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Restaurants & Bars

Salvadoran on Long Island


Restaurants & Bars

Salvadoran on Long Island

Paul Trapani | Jul 19, 2002 03:27 AM

It seems everywhere you go these days (everywhere I go, anyway) there’s a new Salvadoran restauarant popping up. An article in today’s Newsday about the Salvadoran consulate says there’s about 150,000 Salvadoran people on Long Island. I say welcome and please, please don’t Americanize the wonderful food.

Here are a few places to try:

Rincon Guanaco
471 Grand Blvd
Deer Park, NY 11729
(631) 254-0002

also at:
492 Oak Street
Copiague, NY 11726
(631) 264-0324
(haven’t tried this one)

This place just opened at the former home of Island Spice (formerly Bigelow’s), which unfortunately I never got to try. I was staking this place out from the moment they started remodeling and put a sign in the window announcing a pupuseria coming soon. All three styles of pupusas are good: beans and cheese, chicharron (pork skin) and cheese, and loroco (a type of flower) and cheese. I was hestitant to use the usually cabbage accompaniament, since said cabbage was sitting in big unsealed jars on the table (same cabbage for more than one visit). Tamal de Elote, tamales of ground whole corn with cream were also good. Taco’s with avocado made with marinated meat (carne asada) were good, but not nearly as good as the ones at Don Paco’s, described below. I also tried the Mariscada Especial, a seafood soup served with two freshly made tortillas. The soup had mussels, clams, half a lobster, shrimp and a hunk of fish. It’s also available with or without cream (I opted for cream). For some reason it reminded me of Thai food without the spiciness (there was a lot of cilantro). The seafood was all fresh, but the clams were a bit overcooked. There’s plenty of good things to drink here, too. Tamarindo (tamarind drink) and banana shake are both worth ordering. For my fellow soda hounds, this place has Mexican Coca-Cola, which if you subscribed to Jim Leff’s Chow Alert (subscribe below), you would know is made with real sugar and bottled in a glass bottle. You would have also known about the following place (and many others—hint, hint) mentioned in Chow Alert #14.

26 Wicks Road
Brentwood, NY 11717
(631) 273-8826

In his review Jim said this place may be the “Tristate area’s best Salvadoran.” While I unfortunately have not had the pleasure of having Salvadoran outside of Long Island, I can honestly say this place is definitely Long Island’s best Salvadoran (though I really like Don Paco’s for other reasons). Actually, I would go further and say this is probably some of the best tasting food of any kind on Long Island. Morazan, takes Salvadoran cuisine (and in this case cuisine applies) to a whole new level. Everything is expertly prepared and all the food has a clean and fresh taste. Pupusas are excellent and served with fresh cabbage. They’re even better with the homemade hot sauce on the table. The tamal de elote is the standard by which all others should be judged. The shakes I tried, banana and strawberry, are absolute perfection (I want one now just thinking about it). Once I went with my girlfriend and ordered a tamarindo, she took one sip and had to have one too. On said visit, we ordered a fajita platter, since my girlfriend was nervous about trying Salvadoran (though she thoroughly enjoyed the pupusas and tamales we had for appetizers). Well the fajita was not like any I’ve ever had. The fajita platter was chicken, shrimp, peppers and onions in a yummy tomato sauce. The refried beans that came with it were also exceptional and unlike any I’ve had. Just go. NOW.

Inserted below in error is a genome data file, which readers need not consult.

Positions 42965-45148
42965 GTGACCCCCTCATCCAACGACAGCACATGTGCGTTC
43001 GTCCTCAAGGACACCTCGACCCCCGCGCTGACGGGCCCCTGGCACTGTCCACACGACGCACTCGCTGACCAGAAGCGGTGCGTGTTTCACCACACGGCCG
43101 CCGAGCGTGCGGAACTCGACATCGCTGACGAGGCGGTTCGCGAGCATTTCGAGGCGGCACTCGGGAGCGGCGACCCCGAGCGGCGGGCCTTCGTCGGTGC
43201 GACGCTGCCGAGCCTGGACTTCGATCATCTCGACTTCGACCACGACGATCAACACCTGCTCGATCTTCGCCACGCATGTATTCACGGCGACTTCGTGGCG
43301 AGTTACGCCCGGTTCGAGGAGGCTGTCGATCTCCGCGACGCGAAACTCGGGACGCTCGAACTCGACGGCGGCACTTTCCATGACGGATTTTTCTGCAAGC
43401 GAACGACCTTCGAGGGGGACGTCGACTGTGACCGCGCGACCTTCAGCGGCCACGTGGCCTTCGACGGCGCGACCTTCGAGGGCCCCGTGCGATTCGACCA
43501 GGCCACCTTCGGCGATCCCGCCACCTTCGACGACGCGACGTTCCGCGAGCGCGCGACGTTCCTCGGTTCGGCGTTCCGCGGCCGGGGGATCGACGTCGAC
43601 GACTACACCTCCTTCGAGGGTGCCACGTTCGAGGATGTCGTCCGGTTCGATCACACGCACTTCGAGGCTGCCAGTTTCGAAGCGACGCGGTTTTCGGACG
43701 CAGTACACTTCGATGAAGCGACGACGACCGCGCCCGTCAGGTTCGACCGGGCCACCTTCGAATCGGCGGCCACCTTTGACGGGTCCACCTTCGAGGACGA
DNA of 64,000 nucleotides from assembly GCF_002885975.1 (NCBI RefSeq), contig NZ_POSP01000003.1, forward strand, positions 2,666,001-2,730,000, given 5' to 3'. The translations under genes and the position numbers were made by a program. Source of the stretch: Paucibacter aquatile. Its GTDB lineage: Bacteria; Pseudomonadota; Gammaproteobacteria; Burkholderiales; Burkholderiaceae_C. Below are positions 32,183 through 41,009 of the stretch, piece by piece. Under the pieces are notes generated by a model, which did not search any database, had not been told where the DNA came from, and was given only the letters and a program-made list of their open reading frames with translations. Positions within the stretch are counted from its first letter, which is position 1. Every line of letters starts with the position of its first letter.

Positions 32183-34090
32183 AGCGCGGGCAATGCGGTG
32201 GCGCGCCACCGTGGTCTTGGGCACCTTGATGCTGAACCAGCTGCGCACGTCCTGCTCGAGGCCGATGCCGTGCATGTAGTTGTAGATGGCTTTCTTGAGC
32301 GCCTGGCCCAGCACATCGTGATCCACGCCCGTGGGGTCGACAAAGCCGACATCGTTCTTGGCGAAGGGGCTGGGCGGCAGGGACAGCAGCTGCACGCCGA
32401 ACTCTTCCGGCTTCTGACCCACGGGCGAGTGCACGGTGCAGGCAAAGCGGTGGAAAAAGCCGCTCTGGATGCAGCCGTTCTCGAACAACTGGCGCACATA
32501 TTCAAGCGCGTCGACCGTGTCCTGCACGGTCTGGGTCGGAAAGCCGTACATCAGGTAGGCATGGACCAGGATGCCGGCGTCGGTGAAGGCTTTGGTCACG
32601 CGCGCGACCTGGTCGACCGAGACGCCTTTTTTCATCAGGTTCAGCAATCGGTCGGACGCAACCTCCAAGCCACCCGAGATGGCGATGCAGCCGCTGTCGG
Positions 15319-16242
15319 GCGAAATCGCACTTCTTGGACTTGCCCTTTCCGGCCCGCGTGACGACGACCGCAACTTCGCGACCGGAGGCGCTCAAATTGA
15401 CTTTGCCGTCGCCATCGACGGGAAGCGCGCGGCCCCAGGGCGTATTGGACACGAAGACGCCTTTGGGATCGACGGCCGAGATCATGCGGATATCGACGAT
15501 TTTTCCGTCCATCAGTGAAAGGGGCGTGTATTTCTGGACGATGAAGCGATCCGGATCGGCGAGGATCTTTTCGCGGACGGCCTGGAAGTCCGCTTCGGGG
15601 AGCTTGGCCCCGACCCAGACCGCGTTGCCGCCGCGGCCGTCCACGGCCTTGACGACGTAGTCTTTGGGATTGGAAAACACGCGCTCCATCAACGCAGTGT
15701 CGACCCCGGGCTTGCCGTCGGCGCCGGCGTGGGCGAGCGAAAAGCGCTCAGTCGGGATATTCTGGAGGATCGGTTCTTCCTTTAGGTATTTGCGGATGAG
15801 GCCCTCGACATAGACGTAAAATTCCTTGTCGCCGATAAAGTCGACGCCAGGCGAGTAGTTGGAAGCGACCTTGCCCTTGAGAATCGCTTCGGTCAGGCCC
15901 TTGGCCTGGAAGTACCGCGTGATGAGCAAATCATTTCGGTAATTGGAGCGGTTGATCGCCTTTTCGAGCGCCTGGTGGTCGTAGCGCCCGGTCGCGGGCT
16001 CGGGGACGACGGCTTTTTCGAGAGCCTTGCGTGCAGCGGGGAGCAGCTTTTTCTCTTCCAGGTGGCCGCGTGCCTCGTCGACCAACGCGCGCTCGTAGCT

While Morazan is the best Salvadoran on Long Island the following place is one of my new favorite places to eat

Don Paco’s Restaurant
480 Westbury Avenue
Carle Place, NY
(516) 338-7515

Where Morazan’s food is refined and elegent, Don Paco’s has hearty, rustic food. The breakfast platters are all recommended and are all some subset of eggs, rice, beans, cheese, plaintains, sausage, pork, avacado and tortilla. My personal favorite is the Bandeja special (not on the menu). Tacos de Carne Asada are listed on a handwritten sign as a special and will make you regret ever setting foot into a Taco Bell and you may very well forsake the Bell for good after you try them. One day with two hungry companions we asked our friendly waiter “What’s good today?” and he said, “Do you like spicy?” We all nodded with glistening eyes as he said “Mexican steak” Of course, we had to try it. We were not dissapointed by the flank stank with tomatoes, onions, and jalepenos. I’m not quite sure where they came up with Mexican steak, but it was damned good (and a bargain 9 bucks and it came with a salad and beans and rice). I’m sure you won’t go wrong ordering any of the beef items here. Pupusas are good, too, served with fresh cabbage like at Morazan. They offer a wide variety of shakes and juices all made with fresh to order. Buy a pack of tamarind candy when you pay the bill, but be forewarned each piece has one or two pits in the middle.

For the more adventurous hounds there’s a deli with that has Salvadoran food at 350 Commack Rd. in Deer Park. I had a good beef stew (takeout) and it was a real bargain at $5 for a huge portion of beef and rice and beans. It’s in a mall strip of four stores including a pizza place and is hard to spot. For the even more adventurous I spotted a hole in the wall place with hardly even a sign in the window at 185 Post Avenue in Westbury, today. Unfortunately, I had just eaten a filling Chicken Kebab platter at Mediterranean Kebab House and Pizzeria (190 Post Avenue) or I would have tried some pupusas.


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